It would be easy to look for a cut and paste model to cover this new standard. There have been mark schemes in the past that allude to behaviours. These mark schemes can and have been co-opted and rebranded, and used as a measuring stick. However, these models were imperfect for the old standard; they will lead to little in the way of an active pedagogy for the new standard.
The trouble is that our character is subjective. What it takes to be the best person we can be is bespoke. Behaviour and attitudes belie standardisation and the composition of criteria for success because we are distinct from one another; we are human beings. It is maybe easy to standardise the behaviours, but it feels impossible to capture a single criterion for attitudes.
Let's step back from the tangled web we weave and look for a route to codification. How can we systemise behaviours and attitudes?
The word "behaviours" begins with the word "be". The present participle is "being", – which makes sense, as we are human beings. Attitudes are partly about beliefs and values, and there is a shared understanding of what "being good" means. We need to be kind, for instance. If life gets tough, we need to be resilient. If something needs an intelligent and emotionally mature reaction, we need to be wise.
The word "be" becomes the key to unlocking an understanding of how to systematise this character that will be inspected. We begin to see what we should be helping our learners learn.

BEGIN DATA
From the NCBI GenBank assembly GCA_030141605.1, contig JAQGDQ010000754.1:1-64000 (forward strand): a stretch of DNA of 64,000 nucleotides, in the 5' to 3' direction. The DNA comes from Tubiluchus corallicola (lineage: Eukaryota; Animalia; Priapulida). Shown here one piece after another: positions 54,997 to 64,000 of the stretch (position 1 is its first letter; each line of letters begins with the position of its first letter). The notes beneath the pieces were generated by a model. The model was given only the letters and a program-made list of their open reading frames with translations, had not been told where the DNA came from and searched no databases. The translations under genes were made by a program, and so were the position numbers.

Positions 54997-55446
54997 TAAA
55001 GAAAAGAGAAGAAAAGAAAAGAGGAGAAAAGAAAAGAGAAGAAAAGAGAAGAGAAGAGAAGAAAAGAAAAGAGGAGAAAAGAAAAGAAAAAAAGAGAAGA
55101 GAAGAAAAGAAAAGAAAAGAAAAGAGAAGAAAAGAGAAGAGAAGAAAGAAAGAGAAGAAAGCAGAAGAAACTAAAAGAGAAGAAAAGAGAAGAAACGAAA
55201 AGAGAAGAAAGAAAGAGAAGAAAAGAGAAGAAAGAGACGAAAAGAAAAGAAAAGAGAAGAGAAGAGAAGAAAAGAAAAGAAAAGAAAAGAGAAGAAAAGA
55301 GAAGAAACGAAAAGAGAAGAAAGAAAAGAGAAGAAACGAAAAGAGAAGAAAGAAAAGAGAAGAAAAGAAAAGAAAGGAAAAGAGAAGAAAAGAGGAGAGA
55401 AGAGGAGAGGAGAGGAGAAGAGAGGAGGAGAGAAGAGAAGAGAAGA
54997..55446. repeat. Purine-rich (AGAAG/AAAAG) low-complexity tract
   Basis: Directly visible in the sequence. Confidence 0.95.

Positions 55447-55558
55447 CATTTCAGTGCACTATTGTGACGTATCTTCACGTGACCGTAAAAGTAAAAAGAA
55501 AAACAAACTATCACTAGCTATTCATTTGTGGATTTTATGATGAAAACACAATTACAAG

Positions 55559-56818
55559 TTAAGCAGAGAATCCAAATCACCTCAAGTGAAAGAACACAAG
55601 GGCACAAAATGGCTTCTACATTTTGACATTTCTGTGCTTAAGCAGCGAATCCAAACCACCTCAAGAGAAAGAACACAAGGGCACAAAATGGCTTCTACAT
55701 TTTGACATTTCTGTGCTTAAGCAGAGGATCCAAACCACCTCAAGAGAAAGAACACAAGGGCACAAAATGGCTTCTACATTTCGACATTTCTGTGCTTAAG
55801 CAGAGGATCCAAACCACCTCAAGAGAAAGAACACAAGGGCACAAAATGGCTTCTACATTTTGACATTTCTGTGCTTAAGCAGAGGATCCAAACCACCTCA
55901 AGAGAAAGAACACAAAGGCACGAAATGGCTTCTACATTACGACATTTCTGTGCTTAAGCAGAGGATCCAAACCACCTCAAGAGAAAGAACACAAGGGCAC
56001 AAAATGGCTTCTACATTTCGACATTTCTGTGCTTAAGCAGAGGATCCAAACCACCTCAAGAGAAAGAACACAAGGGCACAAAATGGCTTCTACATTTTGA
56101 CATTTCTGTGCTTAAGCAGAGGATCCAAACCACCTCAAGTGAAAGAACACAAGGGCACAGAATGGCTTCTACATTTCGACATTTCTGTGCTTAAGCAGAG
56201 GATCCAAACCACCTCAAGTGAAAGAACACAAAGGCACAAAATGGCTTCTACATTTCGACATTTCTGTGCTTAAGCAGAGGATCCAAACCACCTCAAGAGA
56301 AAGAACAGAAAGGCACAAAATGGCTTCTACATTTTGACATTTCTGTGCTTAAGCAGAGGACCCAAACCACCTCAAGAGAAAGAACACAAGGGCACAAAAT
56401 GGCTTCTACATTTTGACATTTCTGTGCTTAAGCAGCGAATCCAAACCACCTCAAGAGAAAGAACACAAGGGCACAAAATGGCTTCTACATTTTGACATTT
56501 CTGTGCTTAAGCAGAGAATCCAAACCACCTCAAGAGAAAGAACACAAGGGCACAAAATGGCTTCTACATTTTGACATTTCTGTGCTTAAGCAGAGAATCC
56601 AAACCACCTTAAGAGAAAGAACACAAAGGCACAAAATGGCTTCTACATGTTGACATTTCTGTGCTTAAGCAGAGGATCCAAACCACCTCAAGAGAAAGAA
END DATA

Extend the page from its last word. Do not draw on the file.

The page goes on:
A model for learning and assessment
Being honest is one of the attitudes we would want our learners to demonstrate.
To be honest, Entelechy has codified character and provided a language for learning how to "be" better. We have 54 Character Qualities, which are shaped by our attitudes and are demonstrated in our behaviours. These Character Qualities give teachers, tutors, professors, mentors, coaches, and more, a language for learning. We now know what should be in the curriculum. We can positively and actively help develop our learners' attitudes and behaviours.
Entelechy has also shaped a system for assessing character development, so you can track and evidence the learning of behaviours and attitudes.
In the evolution of our taxonomy, we noted the need to be strategic.
We understood that behaviours for learning meant exhibiting the habits that led to a transformation in understanding, application and creativity. Therefore, while learning about improving your character, we will reward you with an accredited qualification if you exhibit these behaviours. If we believe in everything we do as educators, we should accept that these learning behaviours will result in our learners being better than before.
The importance of shared language
There are all sorts of ways to behave well and demonstrate a proper attitude and these change with context. However, we do have a universal code we share as human beings that guides us to be better. And there is power in a shared language to articulate this area of learning, as then together we shape a curriculum and a means of reward that can help Ofsted in their judgements.
This taxonomy of character also happens to help people become their best selves, too – it is one of those moments when an Ofsted evaluation could make education better.